Sexual contact (Heterosexual (most common
means in the world) and Homosexual)
Blood or blood product transfusion (before
Transplanted tissue (before routine testing)
IV drug use with shared needsles.
Transplacent (in utero) or by perinatal
infection of neonates (Breast milk).
Which Body Fluids Contain HIV?
HIV lives and reproduces in blood and other body fluids. We know that the
following fluids can contain high levels of HIV:
Pre-seminal fluid (pre-cum)
Rectal (anal) mucous
Other body fluids and waste products—like feces, nasal fluid, saliva,
sweat, tears, urine, or vomit—don’t contain enough HIV to infect you,
unless they have blood mixed in them and you have significant and
direct contact with them.
workers may be
exposed to some
other body fluids
How Is HIV Transmitted Through
HIV is transmitted through body fluids in very specific ways:
During sexual contact: When you have anal, oral, or vaginal
sex with a partner, you will usually have contact with your
partner’s body fluids. If your partner has HIV, those body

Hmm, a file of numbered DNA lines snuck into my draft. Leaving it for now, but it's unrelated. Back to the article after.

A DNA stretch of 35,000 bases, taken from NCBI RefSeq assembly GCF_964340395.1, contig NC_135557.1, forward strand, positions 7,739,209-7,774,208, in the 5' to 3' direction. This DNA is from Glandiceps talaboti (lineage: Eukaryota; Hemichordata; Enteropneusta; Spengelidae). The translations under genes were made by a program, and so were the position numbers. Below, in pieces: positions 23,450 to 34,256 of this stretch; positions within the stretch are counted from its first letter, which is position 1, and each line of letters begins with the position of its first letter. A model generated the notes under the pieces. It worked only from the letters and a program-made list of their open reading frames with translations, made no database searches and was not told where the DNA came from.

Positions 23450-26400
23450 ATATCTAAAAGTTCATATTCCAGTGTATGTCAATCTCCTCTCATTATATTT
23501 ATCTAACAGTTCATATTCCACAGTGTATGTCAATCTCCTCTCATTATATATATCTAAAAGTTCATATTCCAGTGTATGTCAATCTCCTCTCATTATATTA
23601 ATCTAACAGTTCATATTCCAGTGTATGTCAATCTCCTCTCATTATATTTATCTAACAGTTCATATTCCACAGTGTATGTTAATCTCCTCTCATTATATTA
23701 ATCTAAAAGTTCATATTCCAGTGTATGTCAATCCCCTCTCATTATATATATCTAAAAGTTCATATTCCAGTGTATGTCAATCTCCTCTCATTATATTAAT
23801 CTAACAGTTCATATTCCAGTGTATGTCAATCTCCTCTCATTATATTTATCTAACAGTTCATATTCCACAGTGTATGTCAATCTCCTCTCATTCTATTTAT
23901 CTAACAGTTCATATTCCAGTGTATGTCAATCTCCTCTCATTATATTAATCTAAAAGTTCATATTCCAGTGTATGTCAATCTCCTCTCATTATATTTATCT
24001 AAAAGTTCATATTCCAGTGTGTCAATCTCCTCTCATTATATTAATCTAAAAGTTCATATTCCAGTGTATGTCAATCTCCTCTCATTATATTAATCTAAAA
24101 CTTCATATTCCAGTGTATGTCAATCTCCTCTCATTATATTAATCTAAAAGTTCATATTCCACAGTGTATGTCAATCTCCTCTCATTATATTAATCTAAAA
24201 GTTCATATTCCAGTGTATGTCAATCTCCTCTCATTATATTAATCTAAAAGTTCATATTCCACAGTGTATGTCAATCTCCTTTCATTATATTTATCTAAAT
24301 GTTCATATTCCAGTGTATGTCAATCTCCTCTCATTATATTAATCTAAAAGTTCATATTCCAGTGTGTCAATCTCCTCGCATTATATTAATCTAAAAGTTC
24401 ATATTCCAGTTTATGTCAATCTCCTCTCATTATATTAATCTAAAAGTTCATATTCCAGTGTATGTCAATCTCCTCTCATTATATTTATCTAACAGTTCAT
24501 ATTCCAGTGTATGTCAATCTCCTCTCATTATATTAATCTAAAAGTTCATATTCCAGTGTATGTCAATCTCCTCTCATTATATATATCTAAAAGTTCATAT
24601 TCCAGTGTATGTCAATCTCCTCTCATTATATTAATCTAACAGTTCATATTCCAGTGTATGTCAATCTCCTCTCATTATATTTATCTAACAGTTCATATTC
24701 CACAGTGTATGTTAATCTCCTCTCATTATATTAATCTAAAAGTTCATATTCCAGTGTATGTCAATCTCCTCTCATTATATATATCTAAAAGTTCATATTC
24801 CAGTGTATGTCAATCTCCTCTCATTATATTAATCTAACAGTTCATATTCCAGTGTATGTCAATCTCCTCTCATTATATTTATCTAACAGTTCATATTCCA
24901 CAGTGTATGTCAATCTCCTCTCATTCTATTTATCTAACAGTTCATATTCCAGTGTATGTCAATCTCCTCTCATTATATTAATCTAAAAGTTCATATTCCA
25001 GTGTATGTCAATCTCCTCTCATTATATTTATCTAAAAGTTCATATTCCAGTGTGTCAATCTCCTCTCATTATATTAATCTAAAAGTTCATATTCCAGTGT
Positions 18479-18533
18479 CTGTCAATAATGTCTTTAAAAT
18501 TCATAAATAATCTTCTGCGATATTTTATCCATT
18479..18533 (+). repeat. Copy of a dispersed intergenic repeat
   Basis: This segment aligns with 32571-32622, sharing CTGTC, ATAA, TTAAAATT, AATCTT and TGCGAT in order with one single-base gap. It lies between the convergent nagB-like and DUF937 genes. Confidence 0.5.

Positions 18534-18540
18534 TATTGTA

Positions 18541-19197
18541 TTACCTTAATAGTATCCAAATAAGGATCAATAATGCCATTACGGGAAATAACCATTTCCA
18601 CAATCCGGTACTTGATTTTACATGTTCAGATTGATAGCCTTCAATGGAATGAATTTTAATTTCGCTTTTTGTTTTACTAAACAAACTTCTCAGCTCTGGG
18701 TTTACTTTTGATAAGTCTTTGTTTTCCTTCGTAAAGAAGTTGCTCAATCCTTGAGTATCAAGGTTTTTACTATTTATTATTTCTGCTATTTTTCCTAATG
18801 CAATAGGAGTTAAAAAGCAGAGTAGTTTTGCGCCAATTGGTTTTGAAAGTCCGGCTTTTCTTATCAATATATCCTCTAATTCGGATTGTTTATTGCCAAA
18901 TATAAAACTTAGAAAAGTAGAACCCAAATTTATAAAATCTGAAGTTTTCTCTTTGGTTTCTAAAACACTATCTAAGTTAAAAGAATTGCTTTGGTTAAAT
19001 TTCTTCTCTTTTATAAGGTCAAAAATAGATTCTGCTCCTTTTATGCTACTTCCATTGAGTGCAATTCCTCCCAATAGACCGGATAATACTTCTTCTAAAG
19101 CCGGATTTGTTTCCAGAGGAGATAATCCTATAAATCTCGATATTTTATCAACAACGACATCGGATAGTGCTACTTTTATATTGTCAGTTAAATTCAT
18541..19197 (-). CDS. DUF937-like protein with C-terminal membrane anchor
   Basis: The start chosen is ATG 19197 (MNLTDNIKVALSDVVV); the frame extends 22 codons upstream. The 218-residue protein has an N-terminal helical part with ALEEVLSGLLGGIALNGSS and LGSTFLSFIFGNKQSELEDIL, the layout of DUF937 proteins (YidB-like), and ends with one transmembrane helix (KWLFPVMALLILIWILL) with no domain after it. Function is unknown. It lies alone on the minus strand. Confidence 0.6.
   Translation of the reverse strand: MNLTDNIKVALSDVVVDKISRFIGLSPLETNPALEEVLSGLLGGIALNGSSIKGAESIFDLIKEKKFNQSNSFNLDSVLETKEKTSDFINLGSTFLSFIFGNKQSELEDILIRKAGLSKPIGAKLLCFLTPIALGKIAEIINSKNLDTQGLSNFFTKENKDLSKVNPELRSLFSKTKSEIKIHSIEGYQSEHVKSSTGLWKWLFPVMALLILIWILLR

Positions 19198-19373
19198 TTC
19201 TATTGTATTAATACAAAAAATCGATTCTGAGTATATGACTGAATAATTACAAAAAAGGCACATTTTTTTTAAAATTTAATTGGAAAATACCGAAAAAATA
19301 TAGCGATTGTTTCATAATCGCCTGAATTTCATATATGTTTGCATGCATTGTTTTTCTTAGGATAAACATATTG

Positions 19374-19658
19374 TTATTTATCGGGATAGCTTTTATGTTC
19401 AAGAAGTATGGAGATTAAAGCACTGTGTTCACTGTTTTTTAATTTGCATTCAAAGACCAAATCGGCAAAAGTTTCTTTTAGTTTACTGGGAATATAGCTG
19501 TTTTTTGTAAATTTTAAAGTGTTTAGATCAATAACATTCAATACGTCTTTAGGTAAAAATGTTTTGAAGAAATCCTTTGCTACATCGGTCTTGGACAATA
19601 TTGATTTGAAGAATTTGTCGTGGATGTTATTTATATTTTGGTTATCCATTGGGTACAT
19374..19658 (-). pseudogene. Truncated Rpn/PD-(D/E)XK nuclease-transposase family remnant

fluids can deliver the virus into your bloodstream through
microscopic breaks or rips in the delicate linings of your
vagina, vulva, penis, rectum, or mouth. Rips in these areas
are very common and mostly unnoticeable. HIV can also
enter through open sores, like those caused by herpes or
syphilis, if infected body fluids get in them.
You need to know that it’s much easier to get HIV (or to
give it to someone else), if you have a sexually transmitted
During pregnancy, childbirth or breastfeeding: Babies have
constant contact with their mother’s body fluids-including amniotic
fluid and blood-throughout pregnancy and childbirth. After birth,
infants can get HIV from drinking infected breast milk.
As a result of injection drug use: Injecting drugs puts you in
contact with blood-your own and others, if you share needles and
“works”. Needles or drugs that are contaminated with HIV-infected
blood can deliver the virus directly into your body.
As a result of occupational exposure: Healthcare workers have the
greatest risk for this type of HIV transmission. If you work in a
healthcare setting, you can come into contact with infected blood or
other fluids through needle sticks or cuts.
As a result of a blood transfusion with infected blood or an
organ transplant from an infected donor: Screening
requirements make both of these forms of HIV transmission very rare